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FOR IMMEDIATE RELEASE
October 19, 2009

IEMA Encourages People to Test Homes for Radon during Radon Action Week Oct. 18-24
Radon is second-leading cause of lung cancer

SPRINGFIELD – Radon gas is the second-leading cause of lung cancer and the leading cause of the deadly disease for non-smokers.  Yet many people in Illinois have no idea if their homes have high levels of this health hazard.  That’s why the Illinois Emergency Management Agency (IEMA) is encouraging people throughout Illinois to test their homes for radon during Radon Action Week October 18-24.

“It’s estimated that nearly 1,200 radon-related lung cancer deaths occur each year in Illinois,” said IEMA Director Andrew Velasquez III.  “Our studies have found homes with excessive radon levels in every county in Illinois.  The only way to know if your home has too much radon is to test.  I urge everyone to protect their loved ones’ health by testing for radon.”

Radon is a colorless, odorless, tasteless radioactive gas that comes from the radioactive decay of naturally occurring uranium in the soil.  It can enter homes and buildings through small cracks in the foundation, sump pumps or soil in crawlspaces.  The National Academy of Sciences and the Surgeon General estimate that 21,000 radon-related lung cancer deaths occur annually in the United States, as many as 1,160 of those in Illinois.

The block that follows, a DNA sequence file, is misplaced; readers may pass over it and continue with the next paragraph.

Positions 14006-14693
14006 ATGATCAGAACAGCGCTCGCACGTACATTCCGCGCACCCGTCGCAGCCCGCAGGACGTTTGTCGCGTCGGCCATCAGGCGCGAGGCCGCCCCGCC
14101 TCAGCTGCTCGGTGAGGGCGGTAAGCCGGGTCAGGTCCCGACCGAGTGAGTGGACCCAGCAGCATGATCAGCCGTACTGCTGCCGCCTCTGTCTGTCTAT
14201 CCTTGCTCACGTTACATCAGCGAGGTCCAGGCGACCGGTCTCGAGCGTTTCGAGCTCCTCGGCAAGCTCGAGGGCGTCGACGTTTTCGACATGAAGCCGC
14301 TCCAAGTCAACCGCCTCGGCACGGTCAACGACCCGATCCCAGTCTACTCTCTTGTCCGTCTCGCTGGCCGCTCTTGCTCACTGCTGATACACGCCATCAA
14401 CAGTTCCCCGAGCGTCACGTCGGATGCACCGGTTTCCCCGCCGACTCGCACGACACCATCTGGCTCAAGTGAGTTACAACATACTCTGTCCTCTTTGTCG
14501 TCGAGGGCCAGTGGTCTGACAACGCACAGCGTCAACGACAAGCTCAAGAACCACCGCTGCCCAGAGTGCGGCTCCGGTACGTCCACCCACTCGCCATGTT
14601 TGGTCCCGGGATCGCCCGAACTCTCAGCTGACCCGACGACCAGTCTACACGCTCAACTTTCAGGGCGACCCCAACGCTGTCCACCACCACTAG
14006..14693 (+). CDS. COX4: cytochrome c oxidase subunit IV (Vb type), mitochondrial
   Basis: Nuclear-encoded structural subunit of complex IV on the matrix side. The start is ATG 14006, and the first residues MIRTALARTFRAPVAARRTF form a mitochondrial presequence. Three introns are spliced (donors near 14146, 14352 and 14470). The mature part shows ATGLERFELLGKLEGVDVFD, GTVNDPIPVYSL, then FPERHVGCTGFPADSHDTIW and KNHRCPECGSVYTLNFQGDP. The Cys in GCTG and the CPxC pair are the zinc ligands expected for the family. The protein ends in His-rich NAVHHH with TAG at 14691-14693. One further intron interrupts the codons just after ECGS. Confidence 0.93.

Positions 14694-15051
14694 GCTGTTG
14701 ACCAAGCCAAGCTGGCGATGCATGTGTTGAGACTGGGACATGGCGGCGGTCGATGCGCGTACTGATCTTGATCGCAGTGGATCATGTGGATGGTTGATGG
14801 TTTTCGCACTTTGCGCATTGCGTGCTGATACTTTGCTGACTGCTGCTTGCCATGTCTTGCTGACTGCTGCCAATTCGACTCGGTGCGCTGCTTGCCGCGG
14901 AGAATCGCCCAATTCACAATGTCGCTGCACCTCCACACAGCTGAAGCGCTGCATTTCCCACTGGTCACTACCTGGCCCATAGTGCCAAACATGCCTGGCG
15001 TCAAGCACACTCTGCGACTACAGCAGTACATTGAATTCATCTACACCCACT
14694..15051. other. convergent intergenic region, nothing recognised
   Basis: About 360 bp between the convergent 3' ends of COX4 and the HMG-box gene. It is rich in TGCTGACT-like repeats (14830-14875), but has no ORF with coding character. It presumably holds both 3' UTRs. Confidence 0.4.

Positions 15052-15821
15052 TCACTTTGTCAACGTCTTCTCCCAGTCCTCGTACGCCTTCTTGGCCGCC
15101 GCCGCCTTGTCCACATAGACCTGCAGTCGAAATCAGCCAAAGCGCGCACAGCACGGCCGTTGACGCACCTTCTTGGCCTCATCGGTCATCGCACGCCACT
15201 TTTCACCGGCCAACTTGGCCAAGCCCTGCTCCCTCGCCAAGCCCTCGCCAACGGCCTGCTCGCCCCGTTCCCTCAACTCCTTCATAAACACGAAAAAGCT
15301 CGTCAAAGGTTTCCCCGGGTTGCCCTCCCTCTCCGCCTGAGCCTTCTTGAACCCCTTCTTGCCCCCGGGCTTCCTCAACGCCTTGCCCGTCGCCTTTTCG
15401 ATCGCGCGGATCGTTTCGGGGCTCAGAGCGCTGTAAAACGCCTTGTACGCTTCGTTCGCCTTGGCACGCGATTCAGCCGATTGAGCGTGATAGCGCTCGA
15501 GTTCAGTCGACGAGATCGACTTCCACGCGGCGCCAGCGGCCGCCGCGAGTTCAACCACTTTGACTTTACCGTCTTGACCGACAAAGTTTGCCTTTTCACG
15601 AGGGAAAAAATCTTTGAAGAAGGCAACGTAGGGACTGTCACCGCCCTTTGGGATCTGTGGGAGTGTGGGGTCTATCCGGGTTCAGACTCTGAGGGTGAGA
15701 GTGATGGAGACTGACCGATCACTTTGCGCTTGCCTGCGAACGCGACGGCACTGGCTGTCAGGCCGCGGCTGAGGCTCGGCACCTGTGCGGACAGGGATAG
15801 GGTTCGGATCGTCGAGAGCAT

Homeowners can either test the home themselves, using test kits available at most home improvement and department stores, or hire a radon measurement contractor.  IEMA licenses more than 266 measurement and 88 mitigation contractors statewide.

IEMA collects and analyzes radon home test results throughout the state to determine the potential radon risk by county.  To date, the agency’s radon staff has analyzed results from more than 100,000 home radon tests conducted by professional contractors and homeowners between 2003 and 2008.  Those results showed that nearly 40 percent of Illinois homes tested have radon levels above the USEPA-recommended 4 picocuries per liter of air (pCi/L).

For more information about radon, radon testing results from your county or to find an IEMA-licensed radon measurement or mitigation contractor in your area, visit www.radon.illinois.gov



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